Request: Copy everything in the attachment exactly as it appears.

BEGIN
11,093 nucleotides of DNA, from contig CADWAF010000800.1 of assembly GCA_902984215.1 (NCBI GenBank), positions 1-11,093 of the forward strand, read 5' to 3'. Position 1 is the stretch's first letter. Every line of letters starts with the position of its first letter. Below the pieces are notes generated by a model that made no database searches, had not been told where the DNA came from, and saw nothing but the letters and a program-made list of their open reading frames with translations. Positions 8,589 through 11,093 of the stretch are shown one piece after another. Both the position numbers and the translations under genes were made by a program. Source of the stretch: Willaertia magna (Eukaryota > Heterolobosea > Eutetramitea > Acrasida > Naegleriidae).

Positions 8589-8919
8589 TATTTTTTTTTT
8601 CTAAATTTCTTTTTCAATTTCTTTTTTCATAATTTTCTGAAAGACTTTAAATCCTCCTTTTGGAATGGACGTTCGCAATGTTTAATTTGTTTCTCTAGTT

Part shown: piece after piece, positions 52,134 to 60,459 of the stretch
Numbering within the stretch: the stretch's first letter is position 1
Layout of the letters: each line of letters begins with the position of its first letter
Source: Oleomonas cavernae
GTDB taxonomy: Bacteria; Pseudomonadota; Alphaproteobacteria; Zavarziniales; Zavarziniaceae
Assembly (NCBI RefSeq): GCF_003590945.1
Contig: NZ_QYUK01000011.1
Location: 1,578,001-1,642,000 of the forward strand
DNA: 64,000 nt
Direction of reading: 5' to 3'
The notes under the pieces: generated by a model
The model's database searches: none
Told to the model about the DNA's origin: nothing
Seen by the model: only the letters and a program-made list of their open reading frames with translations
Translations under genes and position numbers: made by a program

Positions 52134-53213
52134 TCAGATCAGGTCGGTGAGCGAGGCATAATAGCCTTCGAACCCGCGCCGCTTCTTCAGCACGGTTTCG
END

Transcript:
11,093 nucleotides of DNA, from contig CADWAF010000800.1 of assembly GCA_902984215.1 (NCBI GenBank), positions 1-11,093 of the forward strand, read 5' to 3'. Position 1 is the stretch's first letter. Every line of letters starts with the position of its first letter. Below the pieces are notes generated by a model that made no database searches, had not been told where the DNA came from, and saw nothing but the letters and a program-made list of their open reading frames with translations. Positions 8,589 through 11,093 of the stretch are shown one piece after another. Both the position numbers and the translations under genes were made by a program. Source of the stretch: Willaertia magna (Eukaryota > Heterolobosea > Eutetramitea > Acrasida > Naegleriidae).

Positions 8589-8919
8589 TATTTTTTTTTT
8601 CTAAATTTCTTTTTCAATTTCTTTTTTCATAATTTTCTGAAAGACTTTAAATCCTCCTTTTGGAATGGACGTTCGCAATGTTTAATTTGTTTCTCTAGTT

Part shown: piece after piece, positions 52,134 to 60,459 of the stretch
Numbering within the stretch: the stretch's first letter is position 1
Layout of the letters: each line of letters begins with the position of its first letter
Source: Oleomonas cavernae
GTDB taxonomy: Bacteria; Pseudomonadota; Alphaproteobacteria; Zavarziniales; Zavarziniaceae
Assembly (NCBI RefSeq): GCF_003590945.1
Contig: NZ_QYUK01000011.1
Location: 1,578,001-1,642,000 of the forward strand
DNA: 64,000 nt
Direction of reading: 5' to 3'
The notes under the pieces: generated by a model
The model's database searches: none
Told to the model about the DNA's origin: nothing
Seen by the model: only the letters and a program-made list of their open reading frames with translations
Translations under genes and position numbers: made by a program

Positions 52134-53213
52134 TCAGATCAGGTCGGTGAGCGAGGCATAATAGCCTTCGAACCCGCGCCGCTTCTTCAGCACGGTTTCG